‘It is a little bit of a gamble, with a new variant clearly embedded now in New South Wales.’ he told the ABC’s Afternoon Briefing on Wednesday.
The health department said they did not have the resources to make testing each Covid case for Omicron practicable (pictured, a woman on Bondi Beach in Sydney dressed as Santa)
The calls to reintroduce mask mandates follow a new study on the strain released by a London university.
The results of the study by Imperial College London were based on UK Health Security Agency and National Health Service data on people who tested positive for Covid in a PCR test in England between November 29 and December 11.
‘We find no evidence (for both risk of hospitalisation attendance and symptom status) of Omicron having different severity from Delta,’ the study said, although it added that data on hospitalisations remains very limited.
‘Controlling for vaccine status, age, sex, ethnicity, asymptomatic status, region and specimen date, Omicron was associated with a 5.4-fold higher risk of reinfection compared with Delta,’ the study, which was dated Dec. 16, added.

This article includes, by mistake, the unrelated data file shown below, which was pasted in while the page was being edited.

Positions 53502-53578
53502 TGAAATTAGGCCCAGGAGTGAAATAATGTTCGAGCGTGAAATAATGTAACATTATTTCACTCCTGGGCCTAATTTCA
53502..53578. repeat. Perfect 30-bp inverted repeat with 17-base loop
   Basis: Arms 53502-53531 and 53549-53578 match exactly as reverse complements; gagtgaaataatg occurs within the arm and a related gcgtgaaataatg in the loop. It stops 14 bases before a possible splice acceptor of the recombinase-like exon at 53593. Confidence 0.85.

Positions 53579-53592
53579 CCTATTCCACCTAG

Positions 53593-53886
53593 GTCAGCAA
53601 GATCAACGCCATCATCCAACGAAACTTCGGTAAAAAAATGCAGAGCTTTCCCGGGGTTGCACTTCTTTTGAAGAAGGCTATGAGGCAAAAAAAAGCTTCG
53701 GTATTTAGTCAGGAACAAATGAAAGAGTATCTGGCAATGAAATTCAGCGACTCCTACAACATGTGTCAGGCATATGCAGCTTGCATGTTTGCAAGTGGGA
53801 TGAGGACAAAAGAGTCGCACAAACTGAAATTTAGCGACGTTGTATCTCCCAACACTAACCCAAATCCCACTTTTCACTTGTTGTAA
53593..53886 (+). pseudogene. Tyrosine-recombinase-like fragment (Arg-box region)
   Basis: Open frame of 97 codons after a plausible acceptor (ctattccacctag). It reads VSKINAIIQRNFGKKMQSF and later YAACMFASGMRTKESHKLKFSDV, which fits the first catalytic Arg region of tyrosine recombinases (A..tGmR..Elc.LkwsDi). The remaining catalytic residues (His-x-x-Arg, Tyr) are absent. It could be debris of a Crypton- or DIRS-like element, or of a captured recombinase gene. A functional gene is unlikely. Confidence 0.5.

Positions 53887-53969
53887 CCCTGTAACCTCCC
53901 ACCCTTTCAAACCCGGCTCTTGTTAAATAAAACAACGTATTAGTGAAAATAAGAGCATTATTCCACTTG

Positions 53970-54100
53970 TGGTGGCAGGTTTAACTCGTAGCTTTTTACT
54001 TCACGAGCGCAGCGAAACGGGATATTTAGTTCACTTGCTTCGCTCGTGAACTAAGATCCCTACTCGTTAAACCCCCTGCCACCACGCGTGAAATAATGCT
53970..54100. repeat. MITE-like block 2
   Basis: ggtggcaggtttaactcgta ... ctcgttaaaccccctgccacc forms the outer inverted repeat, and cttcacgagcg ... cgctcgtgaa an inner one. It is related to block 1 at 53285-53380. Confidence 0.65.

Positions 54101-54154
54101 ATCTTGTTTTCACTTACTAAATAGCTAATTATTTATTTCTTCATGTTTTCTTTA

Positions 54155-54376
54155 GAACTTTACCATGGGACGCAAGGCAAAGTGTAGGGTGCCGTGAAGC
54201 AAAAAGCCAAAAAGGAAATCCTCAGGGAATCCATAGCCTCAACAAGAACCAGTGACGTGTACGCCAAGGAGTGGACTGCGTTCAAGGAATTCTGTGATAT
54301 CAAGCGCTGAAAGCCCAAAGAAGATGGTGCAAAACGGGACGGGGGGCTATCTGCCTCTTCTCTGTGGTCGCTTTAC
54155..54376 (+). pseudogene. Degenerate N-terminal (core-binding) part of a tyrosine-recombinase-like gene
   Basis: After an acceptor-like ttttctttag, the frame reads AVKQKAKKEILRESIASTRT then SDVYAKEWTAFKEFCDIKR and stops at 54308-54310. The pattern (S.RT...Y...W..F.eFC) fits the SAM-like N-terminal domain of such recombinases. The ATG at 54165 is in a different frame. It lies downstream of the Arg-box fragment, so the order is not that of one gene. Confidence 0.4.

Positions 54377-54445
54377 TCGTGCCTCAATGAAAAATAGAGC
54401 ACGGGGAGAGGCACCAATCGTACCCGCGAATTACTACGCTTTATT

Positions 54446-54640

The protection afforded by past infection against reinfection with Omicron may be as low as 19 per cent, Imperial College (ICL) said in a statement, noting that the study had not yet been peer reviewed.
The researchers found a significantly increased risk of developing a symptomatic Omicron case compared to Delta for those who were two or more weeks past their second vaccine dose, and two or more weeks past their booster dose.
The study involved AstraZeneca and Pfizer vaccines.
The Omicron variant is threatening to send Europe back into lockdown (pictured, crowds pack onto Northumberland Street in Newcastle in the UK on the final Saturday shopping day before Christmas)
Depending on the estimates used for vaccine effectiveness against symptomatic infection from the Delta variant, this translates into vaccine effectiveness of between 0 per cent and 20 per cent after two doses, and between 55 per cent and 80 per cent after a booster dose.